Nirmal “Nims” Purja, 37, stunned the mountaineering world in 2019 when he climbed the 14 of the world’s 8,000 meters [above 26,000 feet] peaks in just six months and six days. It was an almost unimaginable speed-climbing feat, one that may never be duplicated. Then, on January 16 of this year, Purja surpassed himself, leading the first successful winter ascent of K2, the world’s second highest peak and one of the deadliest, climbing to the top himself without additional oxygen. Five climbers (Ali Sadpara, John Snorri, Atanas Skatov, Juan Pablo Mohr, Sergi Mingote) perished on the mountain this winter. We caught up with Purja to discuss these deaths and her own success at K2. Here is part 1 of edited excerpts from our recent telephone conversation.
Jim Clash: When you knew the K2 summit was within reach, what did you do?
Nirmal Purja: My mission was to make all 10 team members stand on top at the same time. With a few steps to take, I told them to turn off their radios because it was our time. We started to hug each other and as we walked the last few steps we sang the [Nepalese] National anthem. It was something touching, brother. Of course, I was super happy, but that happiness did not come only from myself, but from the success of the team. Once we started taking pictures I got really cold after climbing without oxygen and left after 15 minutes. Normally I’ll stay on top for two hours, thanking all the sponsors and stuff, but it was too cold.
Shock: Of the two projects, K2 in winter or 14 summits of 8,000 meters in six months, which one has marked you the most?
Pourja: They both have their own dynamic. The project of 14 to 8,000 meters of peaks in six months was something no one could imagine possible. It’s hard to climb a single 8,000-meter peak, let alone 14 in such a short time. K-2 in winter is something people thought about for a long time, but never accomplished. For me more satisfaction came from the K2 winter as it was done in a different way and style, a message of teaming up rather than just climbing for myself.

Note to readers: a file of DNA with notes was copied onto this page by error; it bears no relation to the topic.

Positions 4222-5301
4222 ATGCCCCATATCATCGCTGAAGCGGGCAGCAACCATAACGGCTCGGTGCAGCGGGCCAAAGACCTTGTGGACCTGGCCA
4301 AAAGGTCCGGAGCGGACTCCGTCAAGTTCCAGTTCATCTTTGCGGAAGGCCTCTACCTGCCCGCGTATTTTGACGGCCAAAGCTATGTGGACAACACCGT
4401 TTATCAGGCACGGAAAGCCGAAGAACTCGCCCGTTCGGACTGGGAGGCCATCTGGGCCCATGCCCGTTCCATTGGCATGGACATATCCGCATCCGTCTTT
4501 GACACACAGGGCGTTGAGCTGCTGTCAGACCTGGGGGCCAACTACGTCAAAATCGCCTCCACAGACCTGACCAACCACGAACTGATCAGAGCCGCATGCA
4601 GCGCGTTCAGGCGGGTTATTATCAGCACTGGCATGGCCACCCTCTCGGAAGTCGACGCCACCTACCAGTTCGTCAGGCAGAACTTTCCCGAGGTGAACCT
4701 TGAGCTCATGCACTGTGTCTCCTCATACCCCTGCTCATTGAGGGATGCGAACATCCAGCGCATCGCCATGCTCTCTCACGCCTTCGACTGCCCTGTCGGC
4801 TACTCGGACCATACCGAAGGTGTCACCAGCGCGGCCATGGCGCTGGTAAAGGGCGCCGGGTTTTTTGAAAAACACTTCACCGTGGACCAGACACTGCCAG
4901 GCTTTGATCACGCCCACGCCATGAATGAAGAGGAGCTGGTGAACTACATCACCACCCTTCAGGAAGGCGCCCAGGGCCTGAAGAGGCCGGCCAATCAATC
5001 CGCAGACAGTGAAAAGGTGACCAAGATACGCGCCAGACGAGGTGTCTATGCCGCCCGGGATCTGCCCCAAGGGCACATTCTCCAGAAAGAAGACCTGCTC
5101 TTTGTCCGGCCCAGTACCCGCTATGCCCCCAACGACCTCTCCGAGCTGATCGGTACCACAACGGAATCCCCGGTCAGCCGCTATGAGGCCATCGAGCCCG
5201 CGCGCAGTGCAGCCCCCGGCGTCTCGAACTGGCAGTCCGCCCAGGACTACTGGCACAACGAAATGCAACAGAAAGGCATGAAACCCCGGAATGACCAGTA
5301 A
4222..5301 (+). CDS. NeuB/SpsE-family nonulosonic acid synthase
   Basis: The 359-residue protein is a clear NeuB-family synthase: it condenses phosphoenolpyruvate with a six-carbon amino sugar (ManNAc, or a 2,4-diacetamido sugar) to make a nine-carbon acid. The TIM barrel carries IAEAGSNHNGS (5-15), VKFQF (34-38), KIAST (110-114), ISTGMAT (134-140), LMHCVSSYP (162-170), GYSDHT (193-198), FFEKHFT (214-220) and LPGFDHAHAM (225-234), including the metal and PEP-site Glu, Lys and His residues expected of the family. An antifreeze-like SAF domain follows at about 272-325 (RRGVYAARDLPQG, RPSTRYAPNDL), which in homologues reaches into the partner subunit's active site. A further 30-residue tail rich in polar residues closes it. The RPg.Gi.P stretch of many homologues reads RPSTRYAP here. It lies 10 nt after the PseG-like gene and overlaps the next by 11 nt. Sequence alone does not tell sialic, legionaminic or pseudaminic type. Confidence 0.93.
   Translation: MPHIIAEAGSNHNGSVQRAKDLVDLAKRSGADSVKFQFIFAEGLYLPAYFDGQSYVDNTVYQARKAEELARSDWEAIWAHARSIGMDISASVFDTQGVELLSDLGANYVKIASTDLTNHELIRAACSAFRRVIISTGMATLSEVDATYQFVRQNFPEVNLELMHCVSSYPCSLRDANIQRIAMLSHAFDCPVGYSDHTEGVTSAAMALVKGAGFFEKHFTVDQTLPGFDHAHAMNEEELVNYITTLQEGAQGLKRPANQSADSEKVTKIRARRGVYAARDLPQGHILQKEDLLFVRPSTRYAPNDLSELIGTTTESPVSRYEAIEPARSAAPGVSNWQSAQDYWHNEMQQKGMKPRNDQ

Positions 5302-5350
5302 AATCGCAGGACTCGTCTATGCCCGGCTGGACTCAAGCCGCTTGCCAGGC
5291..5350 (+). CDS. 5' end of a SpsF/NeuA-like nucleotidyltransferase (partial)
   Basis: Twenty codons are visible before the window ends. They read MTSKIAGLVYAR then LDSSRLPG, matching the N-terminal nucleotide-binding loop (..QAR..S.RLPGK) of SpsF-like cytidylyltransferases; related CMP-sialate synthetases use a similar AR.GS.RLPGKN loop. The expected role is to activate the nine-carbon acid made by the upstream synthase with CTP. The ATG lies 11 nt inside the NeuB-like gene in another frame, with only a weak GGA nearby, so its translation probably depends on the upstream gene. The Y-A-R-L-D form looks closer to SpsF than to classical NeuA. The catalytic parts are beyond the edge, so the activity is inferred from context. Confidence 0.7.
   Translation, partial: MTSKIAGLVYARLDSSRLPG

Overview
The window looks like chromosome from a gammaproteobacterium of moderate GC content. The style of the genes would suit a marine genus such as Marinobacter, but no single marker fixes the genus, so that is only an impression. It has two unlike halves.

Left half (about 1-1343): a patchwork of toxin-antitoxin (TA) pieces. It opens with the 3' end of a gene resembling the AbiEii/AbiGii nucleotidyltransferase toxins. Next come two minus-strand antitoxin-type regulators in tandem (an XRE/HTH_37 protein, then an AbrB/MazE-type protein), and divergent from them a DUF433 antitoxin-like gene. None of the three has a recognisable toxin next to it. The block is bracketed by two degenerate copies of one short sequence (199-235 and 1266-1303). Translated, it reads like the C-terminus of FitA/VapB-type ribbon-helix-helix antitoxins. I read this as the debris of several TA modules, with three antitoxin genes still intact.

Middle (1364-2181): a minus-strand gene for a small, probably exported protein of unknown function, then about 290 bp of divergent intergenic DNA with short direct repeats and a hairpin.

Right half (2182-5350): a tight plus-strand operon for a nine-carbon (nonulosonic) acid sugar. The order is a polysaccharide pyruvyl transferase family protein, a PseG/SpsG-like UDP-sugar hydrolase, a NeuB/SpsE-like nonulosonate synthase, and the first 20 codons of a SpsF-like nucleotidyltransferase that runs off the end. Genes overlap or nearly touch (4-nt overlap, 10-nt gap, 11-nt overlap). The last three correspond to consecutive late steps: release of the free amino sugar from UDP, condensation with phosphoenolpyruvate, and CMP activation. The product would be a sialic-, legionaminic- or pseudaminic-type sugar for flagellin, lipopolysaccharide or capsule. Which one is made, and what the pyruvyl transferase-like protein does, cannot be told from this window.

Shock: There have been five fatalities this winter season on K2. How do you react when people you know die up there?
Pourja: When I first saw the news of the missing climbers, I wanted to believe they would come back, but deep down I knew they wouldn’t. It’s unfortunate – they were my friends and were among the top 50 climbers in the world. But it’s as extreme as high altitude mountaineering can be. I know they were able to do what they loved to do. It’s only a matter of time, to be honest, and one day might be my day. Who knows? Death is always a sobering reminder.
Shock: With all of your recent mountaineering successes, you must have met some interesting people.
Pourja: I wasn’t looking too much in my social media when I was on K2, but overall it’s really humbling to see all the appreciation. We met the President of Pakistan [Arif Alvi], and the army chief of staff [General Bajwa], one of the 70 most influential men in the world [Forbes, 2018]. Mountaineers, like Conrad [Anker] and Jimmy Chin, have always been a great support, but this time it’s people from other areas. [Formula 1 superstar] Lewis Hamilton started following me on Instagram [laughs]. I mean, how humiliating is that? Extreme high altitude mountaineering deserves its place among the most extreme sports in the world. To be able to help bring awareness to it, let alone K2 – most people don’t even know what K2 is [laughs] – is very satisfactory.